These challenges highlight a large-scale problem facing the social work sector and one of the primary overarching reasons to consider an MSW – there is a growing need for leadership excellence in the sector.

Considering the need for leaders in social work

The Nonprofit Employment Practices Survey highlights how many nonprofits are struggling to retain talented professionals and handle succession planning – though some improvements are being made. Reports coming out of Alaska and Washington highlight what often happens when organizations struggle to retain staff.

An exhaustive staff survey from the Alaska Office of Children Services found that the employee retention problem facing many social work organizations has created major operational challenges in the agency. Essentially, the best practices surrounding children services are so complex and nuanced that they are difficult for new employees to learn. At the same time, they are built with room for interpretation as social workers face unique situations and need to think on their feet to solve problems.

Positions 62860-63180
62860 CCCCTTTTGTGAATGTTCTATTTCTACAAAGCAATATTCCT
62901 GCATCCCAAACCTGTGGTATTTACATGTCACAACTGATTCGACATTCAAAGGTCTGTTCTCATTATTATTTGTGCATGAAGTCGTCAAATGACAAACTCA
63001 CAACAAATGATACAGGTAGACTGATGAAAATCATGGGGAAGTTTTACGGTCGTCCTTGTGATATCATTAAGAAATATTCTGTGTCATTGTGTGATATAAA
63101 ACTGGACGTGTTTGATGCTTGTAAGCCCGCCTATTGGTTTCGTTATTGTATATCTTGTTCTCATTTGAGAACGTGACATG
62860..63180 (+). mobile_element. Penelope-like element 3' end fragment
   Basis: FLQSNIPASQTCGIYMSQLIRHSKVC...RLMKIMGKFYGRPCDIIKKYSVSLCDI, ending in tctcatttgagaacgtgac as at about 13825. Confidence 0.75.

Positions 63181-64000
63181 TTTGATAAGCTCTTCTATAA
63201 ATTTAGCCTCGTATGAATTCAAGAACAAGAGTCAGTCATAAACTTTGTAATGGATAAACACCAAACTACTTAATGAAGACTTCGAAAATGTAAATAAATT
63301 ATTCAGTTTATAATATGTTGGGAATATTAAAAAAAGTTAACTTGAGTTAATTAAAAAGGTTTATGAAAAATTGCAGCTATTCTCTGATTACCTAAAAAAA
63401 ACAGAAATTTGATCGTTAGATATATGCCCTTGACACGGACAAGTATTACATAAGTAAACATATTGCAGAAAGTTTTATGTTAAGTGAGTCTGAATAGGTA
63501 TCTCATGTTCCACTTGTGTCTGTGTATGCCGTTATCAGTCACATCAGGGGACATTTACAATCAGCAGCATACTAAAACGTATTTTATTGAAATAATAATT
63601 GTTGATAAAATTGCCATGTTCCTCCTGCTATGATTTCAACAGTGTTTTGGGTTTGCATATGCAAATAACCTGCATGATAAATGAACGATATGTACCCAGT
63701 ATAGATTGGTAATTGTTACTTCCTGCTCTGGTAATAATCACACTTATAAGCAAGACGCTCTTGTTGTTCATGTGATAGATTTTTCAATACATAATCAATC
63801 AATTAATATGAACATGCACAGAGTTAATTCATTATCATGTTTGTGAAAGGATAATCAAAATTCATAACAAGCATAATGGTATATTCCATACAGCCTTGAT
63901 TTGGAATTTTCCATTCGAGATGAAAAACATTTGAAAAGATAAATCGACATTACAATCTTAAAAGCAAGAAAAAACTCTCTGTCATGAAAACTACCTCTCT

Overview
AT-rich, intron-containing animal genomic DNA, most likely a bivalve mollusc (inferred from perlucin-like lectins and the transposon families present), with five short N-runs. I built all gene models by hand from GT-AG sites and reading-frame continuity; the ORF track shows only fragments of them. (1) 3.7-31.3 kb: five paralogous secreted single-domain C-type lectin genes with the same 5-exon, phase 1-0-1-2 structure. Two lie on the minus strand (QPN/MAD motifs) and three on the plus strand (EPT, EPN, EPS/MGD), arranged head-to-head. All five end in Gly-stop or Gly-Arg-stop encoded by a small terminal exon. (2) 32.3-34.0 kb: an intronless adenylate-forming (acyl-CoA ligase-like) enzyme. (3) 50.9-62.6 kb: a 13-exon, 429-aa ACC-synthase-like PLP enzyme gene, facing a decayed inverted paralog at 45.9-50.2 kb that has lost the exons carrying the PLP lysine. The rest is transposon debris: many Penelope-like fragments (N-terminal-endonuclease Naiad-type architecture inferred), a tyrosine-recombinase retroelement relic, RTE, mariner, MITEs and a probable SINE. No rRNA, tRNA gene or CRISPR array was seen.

The issue, according to the study, is that frequent turnover creates a situation in which social work teams end up experiencing extremely varied and inconsistent interpretations of these guidelines. This in turn creates an operational climate that breeds uncertainty and makes it extremely difficult to keep up with day-to-day work demands.

A report from Investigate West found a similar situation in Washington, where struggles to maintain funding and retain high-performing social workers is leading to problems in the state foster care system. This is creating a difficult dynamic in which social workers are unable to devote the time and attention to foster parents that they need, leading those caregivers into challenges meeting the needs of the children they are responsible for. This leaves everybody in the partnership struggling to keep up with everyday demands, causing frustration.

These issues put the need for leadership in the social work sector under a microscope. The problem here isn’t a lack of jobs for social workers – the Investigate West report highlighted one social worker leaving the state system to obtain a job with a 30 percent pay increase in private practice. Instead, the reports emphasize the overarching industry need for communicators, managers, and administrators who understand the ins and outs of social work and can drive the systemic changes needed to help nonprofits achieve their missions in a sustainable way.

Research from MassDevelopment shows these challenges aren’t isolated to a couple of states in the western part of the country. When highlighting current and future issues facing the sector, it put a lack of qualified employees on its list. Other key issues included shifting budget policies in the public sector and growing demand for specialized areas of service.